I think the casualty should be made to lie down at the back to get enough air because the casualty may be suffering from a spinal problem or a dislocated waist or leg and so allowing such a victim to sit or squat may result in other injuries (Male, 30 years, Potsin).

Yet, others, like this respondent, revealed:

I usually do not know the affected part of the victims, so my aim is to remove the victims from the car to be transported to the hospital (Male, 35 years, Gomoa Mprumem).

In case the victim is bleeding, most respondents (86%) demonstrated adequate knowledge of pre-hospital care including applying pressure to the affected area by pressing hard with the hands and subsequently applying local herbs or leaves and bandage to the bleeding part in order to stop or reduce bleeding (external compression for haemorrhage control).

I tear the victim’s shirt and use it to bandage the affected part. This helps to reduce the bleeding to prevent loss of blood, even if there is a delay in transporting them to the hospital (Male, 34 years, Apam-junction).

I am a driver, so I usually use dusters from my car or the shirts of (male) victims to tie the bleeding part before I transport them to the hospital (Male, 37 years, Apam-junction).

It is evident from the interviews that bandaging or tying the bleeding area (haemorrhage control) is the common first aid most residents know of. However, others revealed different indigenous methods to stop bleeding.

For me, what I normally do is to look for leaves like “Acheampong” (a local herb) and I grind it on the road and apply it on the bleeding part to reduce the bleeding, or even at times I use plantain leaves, grind it and after that, I squeeze the water content on the bleeding part. Even though it hurts when the leaves are applied to injuries, but they help to reduce bleeding as soon as possible (Male, 35 years, Gomoa Mprumem).

Lastly, we also quizzed respondents on their knowledge on how to assist unresponsive RTA victims. About 27% of the respondents rightly suggested checking the victim’s pulse and body movements to determine the chances of survival and shouting into the victim’s ear to determine if the victim responds or not. Other participants also think because most unresponsive victims become short of breath, the best way to assist them is by placing them on the ground with the head tilted backwards to open the airway in the throat to enable the victim to take in more air (basic airway control in unconscious persons).

If the victim still breaths or the heart still beats, I put the victims in an open space to get more air. But if I cannot feel the heartbeat, I conclude that the victim is dead yet still we transport them to the hospital (Male, 35 years, Gomoa Mprumem).

In sum, we realised that the study respondents were more adequate in their knowledge of pre-hospital care for bleeding accident victim(s) than in the case of the recovery position for the victim(s) who suffer fracture (broken bones) or are unresponsive.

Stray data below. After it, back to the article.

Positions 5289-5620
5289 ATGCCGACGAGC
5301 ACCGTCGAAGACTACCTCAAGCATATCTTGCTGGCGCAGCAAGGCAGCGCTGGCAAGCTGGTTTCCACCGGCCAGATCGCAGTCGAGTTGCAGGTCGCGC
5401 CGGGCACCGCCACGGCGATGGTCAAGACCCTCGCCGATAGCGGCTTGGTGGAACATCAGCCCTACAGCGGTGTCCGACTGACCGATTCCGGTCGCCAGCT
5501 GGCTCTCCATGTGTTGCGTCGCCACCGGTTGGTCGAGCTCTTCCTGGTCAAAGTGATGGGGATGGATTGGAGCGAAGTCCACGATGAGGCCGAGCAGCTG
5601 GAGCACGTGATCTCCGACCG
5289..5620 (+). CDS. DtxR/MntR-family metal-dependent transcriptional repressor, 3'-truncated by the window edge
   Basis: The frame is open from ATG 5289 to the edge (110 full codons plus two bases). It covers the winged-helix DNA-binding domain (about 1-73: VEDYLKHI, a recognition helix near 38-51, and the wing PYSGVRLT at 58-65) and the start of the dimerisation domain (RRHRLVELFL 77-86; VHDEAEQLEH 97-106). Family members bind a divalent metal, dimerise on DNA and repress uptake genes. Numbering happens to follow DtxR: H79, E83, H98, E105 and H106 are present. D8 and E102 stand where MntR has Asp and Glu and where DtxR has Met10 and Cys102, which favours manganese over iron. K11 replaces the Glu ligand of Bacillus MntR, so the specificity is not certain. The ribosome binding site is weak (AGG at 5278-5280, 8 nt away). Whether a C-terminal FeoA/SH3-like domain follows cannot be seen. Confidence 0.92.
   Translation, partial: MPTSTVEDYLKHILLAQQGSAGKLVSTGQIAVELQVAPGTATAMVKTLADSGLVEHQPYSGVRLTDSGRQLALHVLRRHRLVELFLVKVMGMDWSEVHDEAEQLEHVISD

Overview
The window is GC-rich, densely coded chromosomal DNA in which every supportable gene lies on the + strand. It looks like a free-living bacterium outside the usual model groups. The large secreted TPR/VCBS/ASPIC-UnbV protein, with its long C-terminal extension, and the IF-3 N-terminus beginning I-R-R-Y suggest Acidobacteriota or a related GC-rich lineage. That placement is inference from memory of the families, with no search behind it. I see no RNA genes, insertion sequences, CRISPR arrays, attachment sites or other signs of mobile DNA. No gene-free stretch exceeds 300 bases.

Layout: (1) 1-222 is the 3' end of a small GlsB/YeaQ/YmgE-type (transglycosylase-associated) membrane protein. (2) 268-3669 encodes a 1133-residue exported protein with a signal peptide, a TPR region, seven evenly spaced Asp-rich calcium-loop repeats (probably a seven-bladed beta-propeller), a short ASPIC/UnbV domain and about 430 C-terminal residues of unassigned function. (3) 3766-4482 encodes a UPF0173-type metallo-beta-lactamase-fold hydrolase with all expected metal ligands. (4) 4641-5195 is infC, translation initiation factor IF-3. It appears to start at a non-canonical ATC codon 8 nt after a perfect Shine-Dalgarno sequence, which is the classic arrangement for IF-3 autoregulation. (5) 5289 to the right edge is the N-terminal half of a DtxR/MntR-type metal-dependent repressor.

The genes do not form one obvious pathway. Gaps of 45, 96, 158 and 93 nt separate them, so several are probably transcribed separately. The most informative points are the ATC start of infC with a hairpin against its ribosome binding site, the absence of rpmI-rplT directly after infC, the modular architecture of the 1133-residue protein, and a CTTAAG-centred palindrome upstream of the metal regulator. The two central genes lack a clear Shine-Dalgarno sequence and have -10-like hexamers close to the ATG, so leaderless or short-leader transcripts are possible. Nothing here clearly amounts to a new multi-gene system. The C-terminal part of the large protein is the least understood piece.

3.2 Nature of assistance offered to accident victims

Varied methods, mainly indigenous, are employed in saving RTA victims. Figures 3, 4, 5 depict the kind of assistance community residents provide at accident scenes. We observed that the “scoop and run” method of pre-hospital care (which involves providing basic care at the trauma site and rushing the victim to a hospital) was the common practice among the respondents. Some respondents also call on the National Fire Service and the Ambulance Service to help. The quotes below illustrate the kind of assistance provided at accident scenes.

Figure 3.

Residents trying to rescue victims stacked in a vehicle.

Figure 4.

RTA victims put at recovery position.

Figure 5.

Some community residents assisting RTA victims.

We have not been trained on how to administer first aid and also do not have what it takes to treat the accident victims, and so we usually arrange with an oncoming vehicle to transport them to the nearest hospital (Female, 34 years, Kwabenata).

A taxi had an accident here 2 weeks ago and it caught fire. We all had to run to our homes to fetch water to quench the fire before we were able to remove the victims from the car (Male, 28 years, Kwabenata).

However, the situation was different for those who had ever received some first-aid training:

I have received some training in first aid. As a taxi driver, I usually carry a first aid box in my car with the basic supplies. Anytime I witness an accident and the victims bleed, I wash the bleeding part with water and apply methylated spirit to the affected part(s) and subsequently put cotton wool and plaster to stop the bleeding. Shortly after, I transport the victims in my taxi to the hospital (Male, 38 years, Okyereko).

Notwithstanding, we noted that the rescue efforts were often saddled with challenges. The major challenge we noted was the lack of proper tools to cut open vehicles in order to bring out trapped victims. There was also the difficulty of rescuing victims in burning vehicles. Some respondents revealed sustaining burns and deep cuts by the broken glasses of the crashed vehicles in the process of rescuing victims.

Our ability to rescue victims from crashed vehicles depend on the extent of damage to the vehicle. We lack the necessary equipment to cut open accident vehicles. Mostly, we use cutlass, axes and any available tool to cut the vehicle in order to get the victims out. We end up injuring ourselves in the process (Male, 35 years, Gomoa Mprumem).

Whenever an accident occurs here and the vehicle catches fire, removing the victims becomes very difficult but because we want to help, we persist and end up sustaining injuries in the process (Male, 29 years, Kwabenata).

4. Discussion

In this study, we sought to explore the experiences of residents of communities along the Kasoa-Mankessim highway in providing pre-hospital care to RTA victims. This knowledge is important to provide the basis for future training to ensure safe victim handling in line with international best practices. Recently, WHO has encouraged layperson first responder programmes as a basic step in the development of a functioning pre-hospital system [13]. Given that communities along accident-prone highways are normally the first people to come into contact with the RTA victims (first responders), the need to train them adequately cannot be overemphasised.